Mary F. Lesch

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Prior research has documented the manner in which a variety of driving performance measures are impacted by concurrent cell-phone use as well as the influence of age and gender of the driver. This current study examined the extent to which different driver groups are aware of their associated performance decrements. Subjects' confidence in dealing with(More)
Today, drivers are faced with many in-vehicle activities that are potentially distracting. In many cases, they are not passive recipients of these tasks; rather, drivers decide whether or not (or how) to perform them. In this study, we examined whether drivers, given knowledge of the upcoming road demands, would strategically delay performing in-vehicle(More)
Many studies have documented the performance decrements associated with driver distractions; however, few have examined drivers' awareness of these distraction effects. The current study measured how well-calibrated drivers are with respect to performance decrements from distracting tasks. In this test track study, 40 younger and older drivers completed a(More)
PROBLEM Prior research indicates that many warning symbols are poorly understood, particularly by the elderly. METHOD The effectiveness of three different training conditions to improve comprehension and memory for warning symbols was assessed for younger (18-35 years of age) and older (50-67 years of age) participants. All three conditions paired the(More)
Prior research indicates that many warning symbols are poorly understood. However Lesch [Lesch, M.F., 2003. Comprehension and memory for warning symbols: Age-related differences and impact of training. J. Safety Res. 34, 495-505] found that accident scenarios could be used to improve comprehension of warning symbols. The current study further investigated(More)
INTRODUCTION The current study measured how concurrent driving and in-vehicle activities of different levels of engagement varied in terms of performance and subjective estimates of demand and performance. METHOD In this test track study, 41 younger and older drivers completed a series of cognitive tasks while driving an instrumented vehicle. One task(More)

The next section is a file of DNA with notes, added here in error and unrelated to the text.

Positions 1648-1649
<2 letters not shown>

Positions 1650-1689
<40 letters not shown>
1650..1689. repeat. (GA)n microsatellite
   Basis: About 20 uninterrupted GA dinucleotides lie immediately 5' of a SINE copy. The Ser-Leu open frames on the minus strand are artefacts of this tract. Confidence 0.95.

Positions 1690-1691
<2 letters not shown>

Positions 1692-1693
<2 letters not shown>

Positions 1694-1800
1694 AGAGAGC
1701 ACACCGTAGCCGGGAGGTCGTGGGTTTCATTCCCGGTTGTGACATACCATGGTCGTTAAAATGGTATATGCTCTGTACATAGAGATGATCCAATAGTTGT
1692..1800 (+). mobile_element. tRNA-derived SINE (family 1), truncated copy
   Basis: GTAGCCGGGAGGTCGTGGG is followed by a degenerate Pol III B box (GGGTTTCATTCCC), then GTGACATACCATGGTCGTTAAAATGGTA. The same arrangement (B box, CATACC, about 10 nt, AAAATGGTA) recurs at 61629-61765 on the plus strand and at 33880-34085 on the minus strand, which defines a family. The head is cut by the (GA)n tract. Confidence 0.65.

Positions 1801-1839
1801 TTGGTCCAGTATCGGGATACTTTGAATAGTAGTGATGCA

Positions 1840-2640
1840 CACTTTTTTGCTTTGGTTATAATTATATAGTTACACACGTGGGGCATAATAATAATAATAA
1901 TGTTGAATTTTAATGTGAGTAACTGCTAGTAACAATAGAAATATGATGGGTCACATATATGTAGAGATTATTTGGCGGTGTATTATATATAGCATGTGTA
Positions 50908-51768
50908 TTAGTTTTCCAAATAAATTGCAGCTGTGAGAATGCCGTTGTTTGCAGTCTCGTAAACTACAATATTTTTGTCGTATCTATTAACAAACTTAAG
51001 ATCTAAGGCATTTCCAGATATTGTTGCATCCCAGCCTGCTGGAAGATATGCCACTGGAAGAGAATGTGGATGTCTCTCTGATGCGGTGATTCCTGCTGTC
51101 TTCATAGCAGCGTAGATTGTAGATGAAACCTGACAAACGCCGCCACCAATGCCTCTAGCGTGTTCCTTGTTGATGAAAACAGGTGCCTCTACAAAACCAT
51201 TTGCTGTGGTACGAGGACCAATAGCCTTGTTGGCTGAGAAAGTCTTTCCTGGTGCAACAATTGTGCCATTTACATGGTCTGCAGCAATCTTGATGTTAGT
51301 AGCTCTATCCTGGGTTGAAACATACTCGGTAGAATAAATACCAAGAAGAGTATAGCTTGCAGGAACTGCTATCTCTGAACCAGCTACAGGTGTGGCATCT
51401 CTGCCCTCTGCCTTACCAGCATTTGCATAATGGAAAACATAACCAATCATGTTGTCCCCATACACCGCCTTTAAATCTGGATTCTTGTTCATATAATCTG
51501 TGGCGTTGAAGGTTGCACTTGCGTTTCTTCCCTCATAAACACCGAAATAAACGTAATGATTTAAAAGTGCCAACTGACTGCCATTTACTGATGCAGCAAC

Humans often make inflated or erroneous estimates of their own ability or performance. Such errors in calibration can be due to incomplete processing, neglect of available information or due to improper weighing or integration of the information and can impact our decision-making, risk tolerance, and behaviors. In the driving context, these outcomes can(More)
OBJECTIVES To assess and compare the effectiveness of a simulation-based approach to change drivers' attitudes toward cellular phone use while driving for younger novice and older experienced drivers. METHODS Thirty young novice drivers were tested on a driving simulator in this study. Their performance in dealing with driving tasks was measured for a(More)
This study compared the effectiveness of two different types of training in improving comprehension of warning symbols by younger (aged 20-35 years) and older adults (aged 50-70 years). The verbal label training paired the symbol with a label describing its meaning while the accident scenario training further expanded on the nature of the hazard, the(More)
If walkers can anticipate surface conditions, they can adjust their gait to help reduce the risk of a slip. This study investigated visual cues to slipperiness. Thirty-one participants made visually based judgements about 37 different floor surfaces. These judgements included ratings of slipperiness, reflectiveness, texture, traction, light/dark, likelihood(More)